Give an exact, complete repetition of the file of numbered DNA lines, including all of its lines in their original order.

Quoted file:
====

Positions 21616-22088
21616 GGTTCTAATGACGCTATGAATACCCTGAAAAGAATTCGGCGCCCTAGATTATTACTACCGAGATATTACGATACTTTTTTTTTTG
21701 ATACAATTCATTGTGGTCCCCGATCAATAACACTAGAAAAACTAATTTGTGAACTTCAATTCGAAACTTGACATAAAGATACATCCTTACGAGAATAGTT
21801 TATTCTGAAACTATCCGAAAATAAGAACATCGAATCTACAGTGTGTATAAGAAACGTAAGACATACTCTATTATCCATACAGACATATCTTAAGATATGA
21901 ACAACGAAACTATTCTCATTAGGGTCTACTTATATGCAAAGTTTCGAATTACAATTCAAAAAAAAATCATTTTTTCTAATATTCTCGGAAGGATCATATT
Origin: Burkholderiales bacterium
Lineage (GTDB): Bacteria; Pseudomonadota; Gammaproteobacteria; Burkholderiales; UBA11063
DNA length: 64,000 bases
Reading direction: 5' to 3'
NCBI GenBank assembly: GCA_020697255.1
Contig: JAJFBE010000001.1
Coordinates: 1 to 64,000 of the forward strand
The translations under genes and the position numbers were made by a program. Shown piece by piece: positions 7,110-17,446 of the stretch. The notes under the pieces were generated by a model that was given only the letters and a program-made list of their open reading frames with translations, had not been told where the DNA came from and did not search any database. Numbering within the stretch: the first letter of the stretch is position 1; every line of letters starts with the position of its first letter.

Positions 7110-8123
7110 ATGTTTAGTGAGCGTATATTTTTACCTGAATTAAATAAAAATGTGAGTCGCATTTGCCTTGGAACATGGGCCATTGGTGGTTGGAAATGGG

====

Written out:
Positions 21616-22088
21616 GGTTCTAATGACGCTATGAATACCCTGAAAAGAATTCGGCGCCCTAGATTATTACTACCGAGATATTACGATACTTTTTTTTTTG
21701 ATACAATTCATTGTGGTCCCCGATCAATAACACTAGAAAAACTAATTTGTGAACTTCAATTCGAAACTTGACATAAAGATACATCCTTACGAGAATAGTT
21801 TATTCTGAAACTATCCGAAAATAAGAACATCGAATCTACAGTGTGTATAAGAAACGTAAGACATACTCTATTATCCATACAGACATATCTTAAGATATGA
21901 ACAACGAAACTATTCTCATTAGGGTCTACTTATATGCAAAGTTTCGAATTACAATTCAAAAAAAAATCATTTTTTCTAATATTCTCGGAAGGATCATATT
Origin: Burkholderiales bacterium
Lineage (GTDB): Bacteria; Pseudomonadota; Gammaproteobacteria; Burkholderiales; UBA11063
DNA length: 64,000 bases
Reading direction: 5' to 3'
NCBI GenBank assembly: GCA_020697255.1
Contig: JAJFBE010000001.1
Coordinates: 1 to 64,000 of the forward strand
The translations under genes and the position numbers were made by a program. Shown piece by piece: positions 7,110-17,446 of the stretch. The notes under the pieces were generated by a model that was given only the letters and a program-made list of their open reading frames with translations, had not been told where the DNA came from and did not search any database. Numbering within the stretch: the first letter of the stretch is position 1; every line of letters starts with the position of its first letter.

Positions 7110-8123
7110 ATGTTTAGTGAGCGTATATTTTTACCTGAATTAAATAAAAATGTGAGTCGCATTTGCCTTGGAACATGGGCCATTGGTGGTTGGAAATGGG